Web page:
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Brigadier General Frank D. Merrill leads the 3,000 American volunteers of his 5307th Composite Unit (Provisional), aka "Merrill's Marauders", behind Japanese lines across Burma to Myitkyina, pushing beyond their limits and fighting pitched battles at every strong-point. Written by
Martin H. Booda <email@example.com>
When Merrill is writing his letter at the railhead, the closeup shows his writing is well up in the top third of the paper, but in the wider shot he is seen writing under the middle of the page. See more »
Do you know what I'm going to do after the war? I'm going to get married and have six kids. Then I'm going to line them up and tell them what Burma was like. And if they don't cry, I'll beat the hell out of them.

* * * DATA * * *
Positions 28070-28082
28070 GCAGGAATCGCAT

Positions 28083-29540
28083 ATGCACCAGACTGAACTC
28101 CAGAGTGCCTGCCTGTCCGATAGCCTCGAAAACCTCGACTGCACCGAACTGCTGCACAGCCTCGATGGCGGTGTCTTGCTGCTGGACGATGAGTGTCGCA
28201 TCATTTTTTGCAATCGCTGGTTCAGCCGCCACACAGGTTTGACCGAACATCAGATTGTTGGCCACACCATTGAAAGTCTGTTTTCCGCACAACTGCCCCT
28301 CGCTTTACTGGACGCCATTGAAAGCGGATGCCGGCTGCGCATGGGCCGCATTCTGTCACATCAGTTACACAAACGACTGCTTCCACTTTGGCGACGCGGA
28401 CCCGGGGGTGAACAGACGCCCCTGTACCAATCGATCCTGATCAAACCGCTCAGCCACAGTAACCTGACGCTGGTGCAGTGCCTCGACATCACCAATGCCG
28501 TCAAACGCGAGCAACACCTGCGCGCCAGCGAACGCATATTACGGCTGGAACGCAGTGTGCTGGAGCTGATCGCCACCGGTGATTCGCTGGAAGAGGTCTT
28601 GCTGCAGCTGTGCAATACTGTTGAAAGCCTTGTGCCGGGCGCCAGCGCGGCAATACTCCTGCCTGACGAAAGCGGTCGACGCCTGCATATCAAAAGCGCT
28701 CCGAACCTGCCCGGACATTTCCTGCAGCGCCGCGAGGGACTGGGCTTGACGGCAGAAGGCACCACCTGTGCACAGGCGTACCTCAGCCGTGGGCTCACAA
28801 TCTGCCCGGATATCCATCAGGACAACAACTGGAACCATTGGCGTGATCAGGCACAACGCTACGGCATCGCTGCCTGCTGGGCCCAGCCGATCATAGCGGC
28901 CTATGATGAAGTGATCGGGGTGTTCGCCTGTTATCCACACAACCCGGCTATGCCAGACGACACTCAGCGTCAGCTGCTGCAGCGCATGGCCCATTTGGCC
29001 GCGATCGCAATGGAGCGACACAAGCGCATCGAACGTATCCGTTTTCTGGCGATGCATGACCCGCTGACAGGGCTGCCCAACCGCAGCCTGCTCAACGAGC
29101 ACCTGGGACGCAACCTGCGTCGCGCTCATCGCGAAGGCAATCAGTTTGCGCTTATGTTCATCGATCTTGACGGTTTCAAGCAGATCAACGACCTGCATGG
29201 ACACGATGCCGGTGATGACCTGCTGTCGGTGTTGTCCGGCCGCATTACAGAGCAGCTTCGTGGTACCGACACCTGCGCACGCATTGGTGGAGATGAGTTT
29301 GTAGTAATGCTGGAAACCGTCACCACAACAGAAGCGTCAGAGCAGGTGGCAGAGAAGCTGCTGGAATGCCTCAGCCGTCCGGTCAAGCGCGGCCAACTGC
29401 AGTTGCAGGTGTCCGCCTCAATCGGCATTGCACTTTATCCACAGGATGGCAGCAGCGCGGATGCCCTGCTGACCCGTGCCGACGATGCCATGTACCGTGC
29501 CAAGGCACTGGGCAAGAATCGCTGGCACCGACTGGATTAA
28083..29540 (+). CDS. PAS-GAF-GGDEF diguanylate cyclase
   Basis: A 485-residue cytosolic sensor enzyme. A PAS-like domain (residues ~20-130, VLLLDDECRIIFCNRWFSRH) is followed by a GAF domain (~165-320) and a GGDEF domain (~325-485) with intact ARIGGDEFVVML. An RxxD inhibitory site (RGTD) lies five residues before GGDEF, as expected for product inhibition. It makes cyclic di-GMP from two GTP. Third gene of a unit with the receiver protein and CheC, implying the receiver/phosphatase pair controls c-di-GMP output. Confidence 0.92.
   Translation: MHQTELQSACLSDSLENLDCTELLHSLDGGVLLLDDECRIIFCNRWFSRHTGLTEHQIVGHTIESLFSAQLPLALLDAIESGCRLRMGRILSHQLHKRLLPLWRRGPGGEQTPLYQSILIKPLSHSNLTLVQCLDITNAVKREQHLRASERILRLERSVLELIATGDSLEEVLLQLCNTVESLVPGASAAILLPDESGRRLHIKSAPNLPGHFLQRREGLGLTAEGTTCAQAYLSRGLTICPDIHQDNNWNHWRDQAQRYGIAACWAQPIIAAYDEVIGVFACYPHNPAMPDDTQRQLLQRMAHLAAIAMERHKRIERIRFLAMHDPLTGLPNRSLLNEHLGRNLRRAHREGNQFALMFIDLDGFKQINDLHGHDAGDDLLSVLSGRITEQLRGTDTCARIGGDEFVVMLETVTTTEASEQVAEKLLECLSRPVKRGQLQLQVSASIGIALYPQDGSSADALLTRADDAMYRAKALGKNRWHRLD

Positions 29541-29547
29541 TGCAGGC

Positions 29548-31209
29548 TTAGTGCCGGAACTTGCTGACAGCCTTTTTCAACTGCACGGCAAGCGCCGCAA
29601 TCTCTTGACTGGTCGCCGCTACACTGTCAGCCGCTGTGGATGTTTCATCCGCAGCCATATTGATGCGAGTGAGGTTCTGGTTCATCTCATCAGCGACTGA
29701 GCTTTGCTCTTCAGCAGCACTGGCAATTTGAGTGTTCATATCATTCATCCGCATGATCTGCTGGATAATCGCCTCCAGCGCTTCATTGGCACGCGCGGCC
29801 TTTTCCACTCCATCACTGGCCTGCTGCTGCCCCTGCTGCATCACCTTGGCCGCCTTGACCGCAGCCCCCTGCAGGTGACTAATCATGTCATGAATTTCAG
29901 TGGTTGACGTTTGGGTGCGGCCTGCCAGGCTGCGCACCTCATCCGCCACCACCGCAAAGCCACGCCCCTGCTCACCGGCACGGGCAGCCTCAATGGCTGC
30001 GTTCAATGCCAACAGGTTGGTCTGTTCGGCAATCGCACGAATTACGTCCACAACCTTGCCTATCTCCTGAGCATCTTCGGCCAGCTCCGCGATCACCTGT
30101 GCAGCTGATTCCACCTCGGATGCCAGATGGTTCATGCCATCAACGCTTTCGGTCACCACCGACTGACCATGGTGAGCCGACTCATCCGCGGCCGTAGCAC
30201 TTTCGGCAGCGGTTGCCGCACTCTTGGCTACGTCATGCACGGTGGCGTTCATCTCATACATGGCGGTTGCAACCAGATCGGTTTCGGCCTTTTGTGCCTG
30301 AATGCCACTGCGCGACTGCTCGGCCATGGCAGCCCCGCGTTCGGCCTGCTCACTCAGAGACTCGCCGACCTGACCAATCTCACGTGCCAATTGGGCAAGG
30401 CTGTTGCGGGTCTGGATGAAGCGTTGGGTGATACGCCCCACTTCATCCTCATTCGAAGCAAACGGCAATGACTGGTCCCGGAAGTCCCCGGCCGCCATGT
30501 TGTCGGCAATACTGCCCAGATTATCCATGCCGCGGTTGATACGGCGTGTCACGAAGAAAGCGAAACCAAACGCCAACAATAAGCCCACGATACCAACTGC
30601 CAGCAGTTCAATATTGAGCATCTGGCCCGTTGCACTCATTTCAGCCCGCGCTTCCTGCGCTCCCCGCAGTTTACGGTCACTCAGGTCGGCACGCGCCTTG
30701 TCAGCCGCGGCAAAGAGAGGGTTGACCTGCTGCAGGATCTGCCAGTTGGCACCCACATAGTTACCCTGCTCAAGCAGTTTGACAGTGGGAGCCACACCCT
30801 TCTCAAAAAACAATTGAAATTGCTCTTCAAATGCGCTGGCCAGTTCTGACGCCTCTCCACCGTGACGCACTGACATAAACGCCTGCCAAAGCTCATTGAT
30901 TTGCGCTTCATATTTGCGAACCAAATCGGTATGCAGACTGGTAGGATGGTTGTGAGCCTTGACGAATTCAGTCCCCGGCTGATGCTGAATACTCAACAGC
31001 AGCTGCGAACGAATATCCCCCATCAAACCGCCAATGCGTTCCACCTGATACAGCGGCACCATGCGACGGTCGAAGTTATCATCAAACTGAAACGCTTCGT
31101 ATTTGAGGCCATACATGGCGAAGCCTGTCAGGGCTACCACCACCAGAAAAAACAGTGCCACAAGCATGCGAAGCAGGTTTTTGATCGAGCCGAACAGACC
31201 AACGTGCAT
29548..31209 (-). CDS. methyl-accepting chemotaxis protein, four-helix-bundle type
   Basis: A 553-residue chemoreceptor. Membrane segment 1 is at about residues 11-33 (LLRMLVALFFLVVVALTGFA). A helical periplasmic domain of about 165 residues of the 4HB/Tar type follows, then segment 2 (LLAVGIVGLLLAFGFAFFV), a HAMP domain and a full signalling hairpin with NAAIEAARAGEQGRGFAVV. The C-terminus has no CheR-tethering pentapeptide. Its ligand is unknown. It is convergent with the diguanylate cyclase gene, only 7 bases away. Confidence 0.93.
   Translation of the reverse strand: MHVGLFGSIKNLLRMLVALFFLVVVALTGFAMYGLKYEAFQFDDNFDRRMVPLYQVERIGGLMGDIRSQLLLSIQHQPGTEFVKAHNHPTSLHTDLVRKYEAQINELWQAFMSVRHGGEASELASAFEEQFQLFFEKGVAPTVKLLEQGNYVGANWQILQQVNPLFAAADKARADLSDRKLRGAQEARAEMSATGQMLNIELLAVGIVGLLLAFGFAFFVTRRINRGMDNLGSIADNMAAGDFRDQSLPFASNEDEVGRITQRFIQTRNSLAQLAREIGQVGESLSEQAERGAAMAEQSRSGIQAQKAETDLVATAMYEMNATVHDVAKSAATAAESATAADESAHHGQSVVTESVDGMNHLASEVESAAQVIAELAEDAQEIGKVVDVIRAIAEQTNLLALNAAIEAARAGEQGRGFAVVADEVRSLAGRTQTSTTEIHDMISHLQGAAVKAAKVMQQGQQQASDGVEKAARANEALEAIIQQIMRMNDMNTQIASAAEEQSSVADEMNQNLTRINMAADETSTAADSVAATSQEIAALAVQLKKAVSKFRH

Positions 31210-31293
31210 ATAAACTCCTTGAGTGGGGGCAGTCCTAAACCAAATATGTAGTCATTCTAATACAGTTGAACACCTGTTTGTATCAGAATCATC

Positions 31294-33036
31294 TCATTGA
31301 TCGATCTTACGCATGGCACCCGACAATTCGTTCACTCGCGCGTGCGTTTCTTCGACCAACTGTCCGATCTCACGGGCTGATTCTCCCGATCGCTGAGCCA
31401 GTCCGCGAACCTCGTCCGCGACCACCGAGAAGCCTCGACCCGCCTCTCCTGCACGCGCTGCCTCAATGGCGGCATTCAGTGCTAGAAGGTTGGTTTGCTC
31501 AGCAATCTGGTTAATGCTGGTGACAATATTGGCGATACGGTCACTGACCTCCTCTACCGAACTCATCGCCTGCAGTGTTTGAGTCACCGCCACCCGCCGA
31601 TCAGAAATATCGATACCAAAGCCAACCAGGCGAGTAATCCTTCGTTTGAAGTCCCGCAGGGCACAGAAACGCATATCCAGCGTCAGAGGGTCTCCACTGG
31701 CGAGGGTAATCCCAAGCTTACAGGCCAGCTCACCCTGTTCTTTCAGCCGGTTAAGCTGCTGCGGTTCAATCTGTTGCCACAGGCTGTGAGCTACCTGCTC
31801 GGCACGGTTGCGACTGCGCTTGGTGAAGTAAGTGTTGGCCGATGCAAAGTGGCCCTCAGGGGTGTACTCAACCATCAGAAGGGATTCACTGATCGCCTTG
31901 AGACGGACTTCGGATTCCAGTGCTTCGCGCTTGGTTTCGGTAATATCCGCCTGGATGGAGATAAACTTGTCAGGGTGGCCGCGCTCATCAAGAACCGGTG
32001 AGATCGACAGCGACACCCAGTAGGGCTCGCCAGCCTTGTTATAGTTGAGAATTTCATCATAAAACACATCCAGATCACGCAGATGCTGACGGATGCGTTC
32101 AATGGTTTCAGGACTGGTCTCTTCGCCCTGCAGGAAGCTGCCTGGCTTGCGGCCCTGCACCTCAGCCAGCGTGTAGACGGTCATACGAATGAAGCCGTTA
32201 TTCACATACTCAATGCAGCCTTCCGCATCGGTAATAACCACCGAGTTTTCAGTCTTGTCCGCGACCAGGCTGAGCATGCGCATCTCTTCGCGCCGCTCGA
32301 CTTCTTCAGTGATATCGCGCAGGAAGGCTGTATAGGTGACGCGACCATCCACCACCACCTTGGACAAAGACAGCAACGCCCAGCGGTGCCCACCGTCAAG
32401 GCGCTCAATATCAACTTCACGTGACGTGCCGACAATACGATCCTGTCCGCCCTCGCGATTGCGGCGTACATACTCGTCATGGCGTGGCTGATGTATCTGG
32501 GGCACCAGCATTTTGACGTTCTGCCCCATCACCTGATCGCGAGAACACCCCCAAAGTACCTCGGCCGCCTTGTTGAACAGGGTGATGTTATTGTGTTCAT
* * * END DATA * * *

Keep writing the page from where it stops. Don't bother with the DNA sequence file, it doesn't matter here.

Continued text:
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Merrill's Marauders isn't the best WWII film by a long shot. However, it does have several things going for it. Director Sam Fuller had plenty of army infantry service under his belt from his own WWII experiences. That in itself makes it difficult to argue with his portrayal of the trials of Merrill's foot soldiers. I notice this movie turns on the breaking point of the Marauders, especially how these American infantrymen transcended it in order to win. this is a hallmark of the special forces tradition, but I think Fuller is less interested in the origins of the US special forces than in defining the qualities of physical and mental fortitude necessary for successful soldiers. There is more than the stoicism of normal Hollywood heroes here, these characters do reach the end of their ropes, but fall in for another fight, time and again. The other noticeable production element is the apparent use of active duty personnel as extras. This shows in scenes like the assault on Wallabum, with the men charging in squad rushes (one of the best battle scenes of the movie). Other parts of that same battle scene, and others, aren't so impressive, but This flick isn't about the action. It is Fuller's biggest war production, if not quite his best, and while it may not be his best film, a close viewing may redeem the effort.
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